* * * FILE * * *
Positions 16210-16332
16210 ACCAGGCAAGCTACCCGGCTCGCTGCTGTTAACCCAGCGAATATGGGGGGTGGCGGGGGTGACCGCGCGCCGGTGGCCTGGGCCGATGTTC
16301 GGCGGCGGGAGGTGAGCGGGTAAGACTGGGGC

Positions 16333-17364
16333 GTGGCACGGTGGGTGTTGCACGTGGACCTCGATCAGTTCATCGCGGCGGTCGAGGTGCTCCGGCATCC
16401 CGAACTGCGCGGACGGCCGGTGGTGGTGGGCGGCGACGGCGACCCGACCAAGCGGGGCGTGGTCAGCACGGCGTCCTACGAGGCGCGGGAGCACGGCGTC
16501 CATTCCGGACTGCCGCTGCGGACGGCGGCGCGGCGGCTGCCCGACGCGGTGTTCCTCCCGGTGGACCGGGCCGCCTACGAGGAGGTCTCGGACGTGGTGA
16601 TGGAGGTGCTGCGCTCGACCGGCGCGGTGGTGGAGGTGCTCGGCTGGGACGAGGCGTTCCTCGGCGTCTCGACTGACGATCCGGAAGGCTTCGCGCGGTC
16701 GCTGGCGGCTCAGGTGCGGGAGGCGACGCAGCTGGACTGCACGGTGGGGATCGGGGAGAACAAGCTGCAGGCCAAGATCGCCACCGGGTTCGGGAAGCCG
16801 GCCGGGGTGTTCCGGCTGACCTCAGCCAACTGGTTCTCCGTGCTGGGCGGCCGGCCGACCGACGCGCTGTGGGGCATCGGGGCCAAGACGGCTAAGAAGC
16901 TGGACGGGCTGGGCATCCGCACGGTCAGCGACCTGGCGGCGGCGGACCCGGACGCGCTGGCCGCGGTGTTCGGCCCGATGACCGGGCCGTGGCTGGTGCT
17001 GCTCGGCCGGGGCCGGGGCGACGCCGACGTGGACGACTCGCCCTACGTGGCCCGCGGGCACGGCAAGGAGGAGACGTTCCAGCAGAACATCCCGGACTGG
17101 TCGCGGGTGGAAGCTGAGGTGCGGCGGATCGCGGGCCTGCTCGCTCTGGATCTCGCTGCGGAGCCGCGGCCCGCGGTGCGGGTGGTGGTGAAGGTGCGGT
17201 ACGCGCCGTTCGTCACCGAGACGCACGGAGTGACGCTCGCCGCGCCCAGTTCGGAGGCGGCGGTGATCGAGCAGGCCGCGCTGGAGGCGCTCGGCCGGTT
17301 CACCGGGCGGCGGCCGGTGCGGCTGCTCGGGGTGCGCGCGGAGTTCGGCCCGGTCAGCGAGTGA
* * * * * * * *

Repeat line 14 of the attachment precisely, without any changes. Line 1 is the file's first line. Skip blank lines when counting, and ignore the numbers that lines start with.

17201 ACGCGCCGTTCGTCACCGAGACGCACGGAGTGACGCTCGCCGCGCCCAGTTCGGAGGCGGCGGTGATCGAGCAGGCCGCGCTGGAGGCGCTCGGCCGGTT